Keep America Beautiful also is sponsoring America Recycles Day in conjunction with the culmination of the contest. The organization invites local officials to schedule recycling events in their communities on Nov. 15. Keep America Beautiful will provide event hosts with recycling activities, posters printed on recycled paper, banners made of recycled plastic bottles, pencils made of recycled newspaper, buttons made of recycled steel, best practices guides for recycling events and more.
Manufacturers do their part
Recycling requires more than just consumer involvement; manufacturers need to take pre-consumer steps to promote sustainability too, according to experts.
“There’s a big trend among companies [to cut] down inputs into their packaging,” says Deonta Thomas, construction and infrastructure analyst at IBISWorld, Santa Monica, Calif. “That is becoming popular with the bigger organizations, and a bunch of smaller organizations are following suit.”
Tetra Pak, for example, utilizes its Design for the Environment approach, which ensures that new products are designed in such a way that their environmental impacts are understood and minimized, Pelz says.
“We look to see where we can potentially use renewable things,” he says. “For example, in our packages, the fact that at least 74 percent of it is wood, that’s all a renewable resource. But we also look at the caps and the closure and other things to try and identify where we could potentially use recycled content,” Pelz says. Design for the Environment also considers using renewable content and trying to use less material so that the overall packaging weight is less, he says. In addition, Tetra Pak uses Forest Stewardship Council-certified materials, which come from forests that are managed to meet the social, economic and ecological needs of the present and future, he adds.
Tetra Pak also works with some of its clients to find solutions for their packaging and to recycle their products in the event of misprints or misfills, Pelz says. “We look at the whole value chain to make sure that packaging that needs to be recycled is taken care of.”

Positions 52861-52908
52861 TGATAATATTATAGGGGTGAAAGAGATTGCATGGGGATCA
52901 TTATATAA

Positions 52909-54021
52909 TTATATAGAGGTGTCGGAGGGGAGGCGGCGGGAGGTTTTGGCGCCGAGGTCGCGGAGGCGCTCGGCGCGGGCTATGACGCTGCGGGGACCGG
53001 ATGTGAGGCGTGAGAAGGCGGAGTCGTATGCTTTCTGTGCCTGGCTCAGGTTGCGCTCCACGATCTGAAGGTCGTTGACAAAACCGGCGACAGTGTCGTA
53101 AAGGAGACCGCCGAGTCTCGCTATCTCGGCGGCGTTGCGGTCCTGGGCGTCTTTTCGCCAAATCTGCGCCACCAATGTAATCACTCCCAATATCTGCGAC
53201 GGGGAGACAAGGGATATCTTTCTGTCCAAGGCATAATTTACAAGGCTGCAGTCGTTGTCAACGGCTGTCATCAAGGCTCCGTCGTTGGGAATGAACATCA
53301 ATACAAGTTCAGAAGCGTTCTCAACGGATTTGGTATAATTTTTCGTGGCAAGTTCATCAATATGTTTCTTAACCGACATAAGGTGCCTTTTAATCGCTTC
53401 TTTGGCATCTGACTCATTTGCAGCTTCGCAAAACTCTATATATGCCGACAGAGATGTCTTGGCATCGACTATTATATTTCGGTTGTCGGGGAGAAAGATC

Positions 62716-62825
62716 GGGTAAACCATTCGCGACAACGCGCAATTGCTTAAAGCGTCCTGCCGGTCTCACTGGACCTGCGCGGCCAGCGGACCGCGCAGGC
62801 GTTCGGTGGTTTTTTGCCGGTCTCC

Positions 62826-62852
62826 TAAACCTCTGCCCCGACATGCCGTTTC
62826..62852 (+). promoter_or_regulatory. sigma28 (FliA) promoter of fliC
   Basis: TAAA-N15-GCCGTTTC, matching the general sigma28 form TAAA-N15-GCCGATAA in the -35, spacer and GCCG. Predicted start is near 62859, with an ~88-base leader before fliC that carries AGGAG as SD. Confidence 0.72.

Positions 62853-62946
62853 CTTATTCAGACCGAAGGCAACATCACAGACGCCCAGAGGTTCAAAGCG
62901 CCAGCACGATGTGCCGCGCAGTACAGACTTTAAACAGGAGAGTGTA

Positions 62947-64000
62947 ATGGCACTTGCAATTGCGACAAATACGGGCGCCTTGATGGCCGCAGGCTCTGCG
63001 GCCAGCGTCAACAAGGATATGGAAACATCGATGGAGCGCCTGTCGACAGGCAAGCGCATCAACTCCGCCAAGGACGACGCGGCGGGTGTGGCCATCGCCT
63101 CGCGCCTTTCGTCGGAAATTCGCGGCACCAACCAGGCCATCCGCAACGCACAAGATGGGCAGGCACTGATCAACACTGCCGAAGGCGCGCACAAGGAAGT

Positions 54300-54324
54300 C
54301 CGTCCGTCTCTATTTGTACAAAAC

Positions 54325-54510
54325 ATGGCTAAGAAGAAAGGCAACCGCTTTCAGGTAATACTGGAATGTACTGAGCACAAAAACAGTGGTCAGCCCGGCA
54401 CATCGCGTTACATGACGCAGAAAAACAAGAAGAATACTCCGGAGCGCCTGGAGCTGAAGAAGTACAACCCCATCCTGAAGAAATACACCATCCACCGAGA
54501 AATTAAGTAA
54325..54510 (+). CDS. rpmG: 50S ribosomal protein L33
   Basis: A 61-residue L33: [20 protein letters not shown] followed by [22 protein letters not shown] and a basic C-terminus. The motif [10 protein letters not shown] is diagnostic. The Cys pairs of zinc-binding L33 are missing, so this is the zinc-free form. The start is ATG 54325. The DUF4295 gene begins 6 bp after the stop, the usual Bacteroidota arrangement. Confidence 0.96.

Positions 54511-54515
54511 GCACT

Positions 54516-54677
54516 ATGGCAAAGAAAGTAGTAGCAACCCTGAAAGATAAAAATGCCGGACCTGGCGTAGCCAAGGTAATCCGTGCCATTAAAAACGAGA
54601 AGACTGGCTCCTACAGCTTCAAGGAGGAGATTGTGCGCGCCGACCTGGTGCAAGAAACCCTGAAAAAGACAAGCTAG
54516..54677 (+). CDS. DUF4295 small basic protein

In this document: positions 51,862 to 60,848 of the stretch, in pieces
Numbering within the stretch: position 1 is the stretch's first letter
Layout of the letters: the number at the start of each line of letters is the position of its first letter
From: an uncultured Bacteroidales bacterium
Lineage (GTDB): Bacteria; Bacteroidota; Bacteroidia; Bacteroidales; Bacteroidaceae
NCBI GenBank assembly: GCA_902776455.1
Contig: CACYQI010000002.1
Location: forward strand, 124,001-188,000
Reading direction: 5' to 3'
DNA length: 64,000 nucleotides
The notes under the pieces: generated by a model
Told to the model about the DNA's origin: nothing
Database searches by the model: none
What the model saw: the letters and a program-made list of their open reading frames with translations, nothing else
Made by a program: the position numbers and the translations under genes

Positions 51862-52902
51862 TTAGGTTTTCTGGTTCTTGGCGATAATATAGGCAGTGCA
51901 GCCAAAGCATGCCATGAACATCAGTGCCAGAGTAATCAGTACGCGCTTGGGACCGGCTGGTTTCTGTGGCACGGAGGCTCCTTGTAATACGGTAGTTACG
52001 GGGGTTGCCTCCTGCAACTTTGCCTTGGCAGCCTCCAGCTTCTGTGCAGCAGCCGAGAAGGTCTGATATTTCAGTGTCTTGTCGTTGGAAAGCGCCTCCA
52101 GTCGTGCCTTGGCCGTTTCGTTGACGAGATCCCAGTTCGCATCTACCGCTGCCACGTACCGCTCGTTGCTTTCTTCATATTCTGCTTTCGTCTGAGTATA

The aluminum industry also is looking at ways to make their end products more recyclable. Because aluminum can bodies and tops are made of two different metal alloys, which causes some recycling complications, there is a movement within the industry to make the entire can out of the same alloy, The Aluminum Association’s Gardner says. Extending outside of their primary product, the aluminum industry also focuses on cube utilization and packaging efficiency, Gardner says. Because cans are stackable, more cans can fit in a package with less void space, which makes packaging more efficient and reduces the product’s environmental footprint, he says.
These environmental packaging trends also are important to please environmentally minded consumers. According to a 2012 IBISWorld report, demand for products manufactured with recycled goods has been on the rise in the last five years, and that demand is expected to continue increasing during the next five years.
As packaging technology continues to improve, experts say the industry will be able to support consumer demand for more sustainable packaging solutions and come even closer to recycling goals. BI